With the abysmal flick Spider-Man (2002) and the action-packed X-Men (2000) under their belts (and Hulk (2003) and X-Men 2 (2003) right around the corner), Marvel has ventured on to the big screen again with DareDevil.
With the obvious comparisons to Spider-Man (2002) popping up left and right, from the soundtrack (“Hero” was a big hit, can “Bring Me To Life” meet that success?) to the obvious comparison between the superheros, DareDevil has a lot to live up to (for most people). Can Ben Affleck outperform Tobey Maguire and live up to the hype, or will he falter just as badly?
The actors all did an okay job, with no big standouts among them. Ben Affleck portrayed a blind man pretty convincingly, and looked like he could kick some butt in the DareDevil get-up. Jennifer Garner, looking rather nice (to say the least!), also performed well as the wealthy daughter turned fighter. Collin Farrell let himself go for the role of BullsEye, and really seemed to relish playing a villain.
Michael Clarke Duncan, who seemed to also enjoy playing a villain (the Kingpin of Crime) didn’t get much screen time, so really didn’t have a chance to play his role to the hilt as much as he surely would have liked to. With an inevitable sequel around the corner. I’m sure, he should get a chance to show more of what he’s got then.
The plot was decent, introducing the superhero and giving him a love interest, then pitting him against a few colorful villains. Having the love interest blame him for the loss of her father was a nice twist, and definitely added some flavor to the film. The dialogue, on the other hand, was atrocious.
Kevin Smith, who played a brief part in the film, should have tried to force his way into the script, and done a bit of re-working. It could have used some help. The whole film had a nice comic book feel to it (except the dialogue), and tried to have a bit of tongue-in-cheek humor about itself as well. At least, that’s the way it came off.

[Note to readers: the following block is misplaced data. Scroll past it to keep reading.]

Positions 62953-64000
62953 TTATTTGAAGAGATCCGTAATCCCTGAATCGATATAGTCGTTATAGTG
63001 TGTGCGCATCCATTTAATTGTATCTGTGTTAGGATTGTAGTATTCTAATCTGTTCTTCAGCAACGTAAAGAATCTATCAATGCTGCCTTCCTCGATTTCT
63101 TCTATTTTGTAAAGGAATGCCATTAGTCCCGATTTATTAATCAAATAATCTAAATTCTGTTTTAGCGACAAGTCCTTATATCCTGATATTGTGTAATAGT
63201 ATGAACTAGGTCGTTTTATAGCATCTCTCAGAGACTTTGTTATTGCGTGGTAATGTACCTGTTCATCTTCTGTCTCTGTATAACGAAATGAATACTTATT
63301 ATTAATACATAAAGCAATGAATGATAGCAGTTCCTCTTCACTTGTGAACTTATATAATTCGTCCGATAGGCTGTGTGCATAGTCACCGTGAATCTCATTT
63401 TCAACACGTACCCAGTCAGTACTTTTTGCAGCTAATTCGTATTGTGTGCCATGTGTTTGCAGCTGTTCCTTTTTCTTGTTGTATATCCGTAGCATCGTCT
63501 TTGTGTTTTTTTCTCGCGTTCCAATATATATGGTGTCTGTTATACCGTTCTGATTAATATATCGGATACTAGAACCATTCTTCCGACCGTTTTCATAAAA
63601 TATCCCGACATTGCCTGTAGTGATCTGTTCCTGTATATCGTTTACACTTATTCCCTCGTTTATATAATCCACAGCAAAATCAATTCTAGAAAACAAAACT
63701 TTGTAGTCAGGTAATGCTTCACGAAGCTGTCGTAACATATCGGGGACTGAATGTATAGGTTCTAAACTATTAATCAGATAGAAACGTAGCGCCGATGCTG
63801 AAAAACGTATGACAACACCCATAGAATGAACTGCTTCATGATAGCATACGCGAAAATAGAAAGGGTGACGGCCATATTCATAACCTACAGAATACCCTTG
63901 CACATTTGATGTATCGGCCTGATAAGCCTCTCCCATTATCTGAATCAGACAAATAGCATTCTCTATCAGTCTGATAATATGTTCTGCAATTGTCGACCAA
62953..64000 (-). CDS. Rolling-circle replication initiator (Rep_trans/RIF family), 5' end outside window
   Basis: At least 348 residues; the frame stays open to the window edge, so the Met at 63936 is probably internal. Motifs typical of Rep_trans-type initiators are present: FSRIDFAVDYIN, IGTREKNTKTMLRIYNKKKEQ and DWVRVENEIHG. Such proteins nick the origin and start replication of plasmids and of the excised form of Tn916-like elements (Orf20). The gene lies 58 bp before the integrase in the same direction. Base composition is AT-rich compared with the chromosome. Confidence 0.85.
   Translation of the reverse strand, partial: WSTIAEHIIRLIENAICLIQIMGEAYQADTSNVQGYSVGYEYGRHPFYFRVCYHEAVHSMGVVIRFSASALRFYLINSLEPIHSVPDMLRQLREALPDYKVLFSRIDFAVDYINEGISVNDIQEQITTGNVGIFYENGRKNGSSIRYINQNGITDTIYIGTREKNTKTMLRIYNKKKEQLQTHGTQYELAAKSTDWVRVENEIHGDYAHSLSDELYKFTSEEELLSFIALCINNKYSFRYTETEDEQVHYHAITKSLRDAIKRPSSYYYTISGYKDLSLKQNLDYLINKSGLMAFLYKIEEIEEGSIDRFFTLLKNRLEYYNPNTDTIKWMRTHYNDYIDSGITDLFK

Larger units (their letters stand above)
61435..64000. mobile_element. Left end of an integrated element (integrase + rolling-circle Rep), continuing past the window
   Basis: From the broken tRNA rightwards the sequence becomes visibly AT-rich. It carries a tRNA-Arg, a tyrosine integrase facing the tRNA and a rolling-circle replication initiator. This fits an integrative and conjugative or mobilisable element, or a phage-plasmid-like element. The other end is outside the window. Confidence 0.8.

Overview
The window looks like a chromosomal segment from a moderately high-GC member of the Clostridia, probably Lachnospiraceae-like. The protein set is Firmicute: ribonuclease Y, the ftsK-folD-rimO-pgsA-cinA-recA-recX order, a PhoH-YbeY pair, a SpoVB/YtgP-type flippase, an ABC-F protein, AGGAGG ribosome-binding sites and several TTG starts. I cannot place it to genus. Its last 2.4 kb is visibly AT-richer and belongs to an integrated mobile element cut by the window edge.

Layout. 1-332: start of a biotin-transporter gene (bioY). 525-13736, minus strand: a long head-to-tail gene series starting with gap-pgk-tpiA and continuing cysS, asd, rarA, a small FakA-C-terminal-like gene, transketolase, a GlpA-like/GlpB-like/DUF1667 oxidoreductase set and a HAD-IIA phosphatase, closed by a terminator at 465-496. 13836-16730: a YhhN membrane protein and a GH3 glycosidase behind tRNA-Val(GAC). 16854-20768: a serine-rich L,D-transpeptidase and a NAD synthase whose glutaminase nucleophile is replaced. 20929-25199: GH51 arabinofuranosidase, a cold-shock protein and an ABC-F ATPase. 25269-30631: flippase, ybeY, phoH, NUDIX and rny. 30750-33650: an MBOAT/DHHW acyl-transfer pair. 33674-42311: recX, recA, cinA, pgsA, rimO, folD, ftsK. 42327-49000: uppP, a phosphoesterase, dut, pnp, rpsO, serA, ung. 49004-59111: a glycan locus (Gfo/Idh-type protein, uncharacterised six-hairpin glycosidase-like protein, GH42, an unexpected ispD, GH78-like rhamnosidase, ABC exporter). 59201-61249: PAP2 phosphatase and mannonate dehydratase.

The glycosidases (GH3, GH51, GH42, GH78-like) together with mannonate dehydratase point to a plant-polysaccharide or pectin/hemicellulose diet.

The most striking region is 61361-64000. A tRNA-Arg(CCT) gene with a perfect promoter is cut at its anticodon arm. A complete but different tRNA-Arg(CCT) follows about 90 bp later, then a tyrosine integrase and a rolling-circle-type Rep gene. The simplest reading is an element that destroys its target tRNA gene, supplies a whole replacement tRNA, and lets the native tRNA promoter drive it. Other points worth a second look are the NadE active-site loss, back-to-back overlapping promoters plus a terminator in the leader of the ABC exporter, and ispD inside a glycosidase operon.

The whole fight scene (for fun), between Electra and Matt was so over-the-top as to be comical, and the cheering kids in the background seemed to hint that the director was laughing along with the audience at the absurdness of the scene. Having the ability to laugh at itself at it’s height of absurdity is a good quality for any film to have, and made the film much more enjoyable.
Spider-Man (2002), which seemed to take itself too seriously, would have been greatly improved if it had given the audience a bit of the same.
The special effects had the same faults Spider-Man (2002) showcased. The weightlessness of the characters while they are leaping around, a large detraction from that film, seemed even more noticeable here. Maybe because Spider-Man (2002) relies more on his webs, while DareDevil mostly jumps from one ledge to another.
Before Spider-Man 2 (2004) or DareDevil 2 comes out, I hope the special effects team can work this out.
The other effects were all well done, especially BullsEye’s little darts. There was a memorable The Matrix (1999) scene rip-off, but it was played with just the bit of difference that makes it interesting. Plus, what action movie lately hasn’t tried to throw in a little bit of The Matrix (1999)-inspired fighting sequences?
All in all, a decent effort that Marvel should be happy with. While it isn’t up to the high standards set by X-Men (2000) (and it looks like X-Men 2 (2003) should be more of the same, judging by the previews), it definitely outclassed the abysmal Spider-Man (2002).
If DareDevil 2 is in the works, and they work on the weight issue in the special effects department, it should be something worth seeing.
For now, grab some popcorn and go and see DareDevil…have no fear, it’s pretty fun.